Author Madeleine Thien reveals Canadian literary establishment's bias against female writers of colour
Canadian novelist and SFU writer in residence Madeleine Thien has publicly questioned why relatively few writers of colour are nominated for major awards in Canada.
"I've seen this on the prize juries and on the grant juries on which I've served," Thien said last night (November 24) at the literASIAN writers festival celebratory banquet in Vancouver. "And each time I've seen it, I've told myself that it was just an anomaly. It is only now, after more than 10 years of seeing this pattern, that I feel confident in saying that it is not an anomaly, but a fixed pattern that is very difficult to shift."
Thien opened her short speech by also taking aim at the broad community of Canadian book critics for their collective lack of understanding of diverse cultures.
"Together, they decide the work that will be visible and the work that will remain invisible," Thien said. "In reviewing and critiquing the work of Asian, South Asian, African, and Arab-Canadian writers, our critics simply do not have a great depth of knowledge, whether that be historical context or literary precedents."
Thien, a Vancouver-born author of four books, later pointed out that apart from Joseph Boyden—a novelist of aboriginal descent—the long list of finalists for this year's Scotiabank Giller Prize was entirely comprised of white writers.
"It's worth noting that in 10 years of the Writers' Trust [of Canada] Fiction Prize, only eight nonwhite writers have ever been nominated," she added. "And this number includes Rawi Hage three times. In fact, until Esi Edugyen [was nominated] in 2011, no women of colour had ever been nominated in the history of the prize."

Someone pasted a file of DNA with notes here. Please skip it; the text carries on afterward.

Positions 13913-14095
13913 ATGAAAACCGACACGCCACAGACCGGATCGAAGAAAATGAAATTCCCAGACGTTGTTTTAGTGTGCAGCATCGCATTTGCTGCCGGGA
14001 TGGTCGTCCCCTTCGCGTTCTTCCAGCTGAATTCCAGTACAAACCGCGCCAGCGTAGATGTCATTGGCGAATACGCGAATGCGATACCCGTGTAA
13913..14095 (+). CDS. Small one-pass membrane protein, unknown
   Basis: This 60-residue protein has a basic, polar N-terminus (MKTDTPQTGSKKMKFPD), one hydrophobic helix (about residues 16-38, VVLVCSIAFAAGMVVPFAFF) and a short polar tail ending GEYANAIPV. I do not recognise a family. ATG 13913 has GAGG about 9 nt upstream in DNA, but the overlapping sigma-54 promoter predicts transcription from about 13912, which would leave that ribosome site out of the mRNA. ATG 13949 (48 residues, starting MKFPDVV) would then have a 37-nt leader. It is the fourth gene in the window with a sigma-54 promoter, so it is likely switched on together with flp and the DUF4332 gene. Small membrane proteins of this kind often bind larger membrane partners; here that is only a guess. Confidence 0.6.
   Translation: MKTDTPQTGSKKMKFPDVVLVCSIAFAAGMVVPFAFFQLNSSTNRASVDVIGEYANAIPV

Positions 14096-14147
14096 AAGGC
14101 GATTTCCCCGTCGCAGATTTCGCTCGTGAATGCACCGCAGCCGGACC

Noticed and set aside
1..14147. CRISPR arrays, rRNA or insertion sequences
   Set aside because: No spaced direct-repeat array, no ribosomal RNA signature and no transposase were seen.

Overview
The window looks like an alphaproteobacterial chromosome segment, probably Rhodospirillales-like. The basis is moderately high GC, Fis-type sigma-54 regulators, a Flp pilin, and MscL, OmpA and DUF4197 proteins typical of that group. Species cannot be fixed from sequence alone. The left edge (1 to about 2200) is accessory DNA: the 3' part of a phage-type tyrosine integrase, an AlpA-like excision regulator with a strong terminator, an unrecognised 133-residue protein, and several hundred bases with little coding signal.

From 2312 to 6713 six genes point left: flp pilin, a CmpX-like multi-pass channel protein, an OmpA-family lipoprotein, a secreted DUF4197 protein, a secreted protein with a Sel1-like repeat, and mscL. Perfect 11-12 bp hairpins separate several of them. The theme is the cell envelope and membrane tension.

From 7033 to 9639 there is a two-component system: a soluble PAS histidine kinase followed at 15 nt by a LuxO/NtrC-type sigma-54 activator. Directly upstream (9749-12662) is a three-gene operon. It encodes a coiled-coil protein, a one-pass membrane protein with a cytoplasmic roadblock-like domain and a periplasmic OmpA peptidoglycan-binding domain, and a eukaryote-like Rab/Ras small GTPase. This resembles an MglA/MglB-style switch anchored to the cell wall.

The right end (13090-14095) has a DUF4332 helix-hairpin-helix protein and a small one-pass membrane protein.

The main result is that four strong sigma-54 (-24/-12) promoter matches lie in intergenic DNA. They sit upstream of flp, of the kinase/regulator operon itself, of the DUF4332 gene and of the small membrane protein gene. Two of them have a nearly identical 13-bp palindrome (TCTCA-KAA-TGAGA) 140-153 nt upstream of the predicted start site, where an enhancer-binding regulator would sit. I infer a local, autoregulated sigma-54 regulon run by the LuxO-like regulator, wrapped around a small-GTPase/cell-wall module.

(Thien later pointed out to the Straight that in 2008, Jewish-Canadian-American writer Rivka Galchen was nominated for the Writers' Trust award.)
In 2011 Edugyen won the Scotiabank Giller Prize for Half-Blood Blues. Thien acknowledged in her speech that 12 nonwhite writers were short-listed for the Giller over a 10-year period.
However, this comment came the following caveat: "But before you get too excited, this number includes twice each for Rawi Hage, M.G. Vassanji, and Michael Ondaatje. I know that the reasons for this are very complex, but I truly believe that for a strong literature to emerge, writers need opportunities. They need doors to open, support in the form of grants and nominations, which translate into visibility. And if not, writers will lose the opportunity to perfect their craft, because literature is a craft. And it requires time, commitment, a paycheque, publishers' support, and intelligent critical response."
Thien has won plenty of prizes herself, including the City of Vancouver Book Award, the VanCity Book Prize, the Ethel Wilson Fiction Prize, the Ovid Festival Prize, and the Amazon.ca First Novel Award, previously known as the Books in Canada First Novel Award.
Her last novel, Dogs at the Perimeter, has been translated into several languages and was a finalist for the Hugh MacLennan Prize for Fiction.
In his review of Dogs at the Perimeter, Straight critic David Chau wrote: "She writes with artful nuance about men and women suspended in emotional limbo, sheared of innocence, families, lovers, and friends, exploring their circumstances in books like her award-winning collection of short fiction, Simple Recipes."
The literASIAN closing banquet was held at the Pink Pearl Chinese Restaurant and benefited the Asian Canadian Writers' Workshop, which publishes Ricepaper magazine.
Thien edited three issues of Ricepaper 14 years ago.
"I want raise a toast to Ricepaper—to thank them for engaging with this question, for being part of the struggle to find an answer, and for acting rather than simply wishing," Thien concluded.